OpenStad in Amsterdam


This case study was first published in our Digital Democracy guide 

OpenStad (OpenCity) is an innovation team of the municipality of Amsterdam with the aim of creating accessible and interactive tools for collaboration between inhabitants of Amsterdam and the municipality. The innovation team investigates how digital tools can improve local processes and decision-making of the municipality by looking at the wishes and needs of all parties involved in each project and translating these into an online participation tool.

The working method

Step 1. Intake & defining the question
Colleagues within the municipality that want to involve citizens in their projects can turn to OpenStad for support and expertise. The OpenStad team does an intake and together with them maps out the question, the process, the target group and the degree of influence. Can online participation add anything? An estimate is made of the work.

Step 2. Assessment of needs
A small-scale or more extensive research is conducted into the needs of residents, so that the online tool fits with their questions and motivations.

Step 3. Matching the question with the tools
An assessment is made of the extent to which existing tools match the demand, the process and the desired digital interaction and influence. How much customization is needed?

Step 4. Customize the tool
A tailor-made tool is made for the project in which existing ‘Lego pieces’ of functionalities are deployed or a new customized functionality is built.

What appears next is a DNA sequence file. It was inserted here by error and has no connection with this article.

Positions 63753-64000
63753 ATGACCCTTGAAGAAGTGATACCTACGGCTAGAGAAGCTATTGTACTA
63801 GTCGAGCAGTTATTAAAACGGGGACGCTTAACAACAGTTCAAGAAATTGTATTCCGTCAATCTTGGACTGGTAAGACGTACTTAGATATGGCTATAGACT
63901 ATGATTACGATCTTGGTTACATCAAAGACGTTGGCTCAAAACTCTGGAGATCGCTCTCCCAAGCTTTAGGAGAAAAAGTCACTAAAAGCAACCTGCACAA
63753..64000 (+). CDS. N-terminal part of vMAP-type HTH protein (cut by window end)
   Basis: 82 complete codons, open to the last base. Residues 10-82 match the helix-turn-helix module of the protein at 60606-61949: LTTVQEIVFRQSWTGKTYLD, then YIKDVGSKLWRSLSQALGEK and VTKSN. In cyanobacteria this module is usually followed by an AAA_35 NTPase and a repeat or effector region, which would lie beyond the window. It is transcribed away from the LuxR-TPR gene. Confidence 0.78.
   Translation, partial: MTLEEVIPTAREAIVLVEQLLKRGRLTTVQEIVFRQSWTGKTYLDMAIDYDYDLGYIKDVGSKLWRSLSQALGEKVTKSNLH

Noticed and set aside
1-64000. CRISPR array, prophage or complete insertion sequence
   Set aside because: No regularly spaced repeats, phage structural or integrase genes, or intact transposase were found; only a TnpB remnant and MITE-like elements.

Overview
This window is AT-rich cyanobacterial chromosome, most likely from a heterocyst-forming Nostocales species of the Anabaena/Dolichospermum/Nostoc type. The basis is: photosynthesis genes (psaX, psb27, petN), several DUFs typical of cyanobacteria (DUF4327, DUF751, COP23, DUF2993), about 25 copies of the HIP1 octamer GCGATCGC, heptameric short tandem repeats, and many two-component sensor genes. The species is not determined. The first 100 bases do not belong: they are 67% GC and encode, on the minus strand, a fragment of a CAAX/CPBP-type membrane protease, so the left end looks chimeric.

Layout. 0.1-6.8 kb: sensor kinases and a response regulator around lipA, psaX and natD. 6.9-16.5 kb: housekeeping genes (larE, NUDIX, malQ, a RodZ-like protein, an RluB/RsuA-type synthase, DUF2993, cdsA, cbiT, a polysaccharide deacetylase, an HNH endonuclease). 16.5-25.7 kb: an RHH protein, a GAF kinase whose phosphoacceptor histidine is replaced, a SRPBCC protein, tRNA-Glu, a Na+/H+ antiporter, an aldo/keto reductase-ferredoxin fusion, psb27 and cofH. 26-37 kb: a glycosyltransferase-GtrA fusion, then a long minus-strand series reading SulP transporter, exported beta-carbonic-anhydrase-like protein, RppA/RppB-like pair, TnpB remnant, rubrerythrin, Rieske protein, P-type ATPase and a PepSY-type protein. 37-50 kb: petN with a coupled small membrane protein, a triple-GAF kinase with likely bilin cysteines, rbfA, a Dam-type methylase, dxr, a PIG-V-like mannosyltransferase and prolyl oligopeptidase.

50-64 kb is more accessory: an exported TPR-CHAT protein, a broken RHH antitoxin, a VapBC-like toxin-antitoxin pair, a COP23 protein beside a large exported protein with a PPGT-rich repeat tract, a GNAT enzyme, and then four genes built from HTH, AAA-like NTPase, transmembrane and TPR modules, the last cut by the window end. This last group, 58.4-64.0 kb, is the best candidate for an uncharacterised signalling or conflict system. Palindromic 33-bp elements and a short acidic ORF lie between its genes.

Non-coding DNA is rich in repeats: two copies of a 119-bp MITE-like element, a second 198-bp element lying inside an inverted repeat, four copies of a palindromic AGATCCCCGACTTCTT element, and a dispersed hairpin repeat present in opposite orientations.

Starting points 

● Learn by doing, testing and improving.
● Focus on the users.
● The objective is to improve interaction with the municipality and enhance the influence of citizens in local decision-making.
● Communicate clear rules for participants.
● Participation is always connected to decision-making.
● Online and offline resources reinforce each other.
● Participation tools that are created by Amsterdam are scalable and reusable by others.

The municipality of Amsterdam has deployed digital tools in all sorts of projects, such as online voting for projects in public space, online design competitions, agenda-setting tools for local district committees, co-creation of a neighbourhood vision, or drawing up an action plan with an online interactive map. OpenStad also supports participatory budgeted projects in the various city districts. In 2019, 52.000 people in Amsterdam budgeted 1 million Euros online in three districts. The turnout for the participatory budget was between 18.7 percent and 13.2 percent of the number of people allowed to vote.

In neighborhoods with a low education level additional measures were taken to adjust the online platform to local needs, for example by making the website multilingual and adding the functionality to share an idea via a whatsapp voice message. Additionally civil servants with tablets went into the neighborhood to different public places where they supported residents to learn about the platform and participate.

Open source collaboration
Other Dutch municipalities now also use Amsterdam’s open source software. For example, the municipality of The Hague has used the software for the online division of budgets in two city districts. In 2019, Amsterdam and The Hague worked together to make the participatory budgeting software modular to be able to scale it themselves, but also to make the software more accessible to other municipalities. The municipalities of Alphen aan den Rijn, Haarlem and Utrecht have joined this open source partnership. Alphen aan de Rijn has now gone live with its own participatory budgeting site, the other municipalities will go live in April 2020.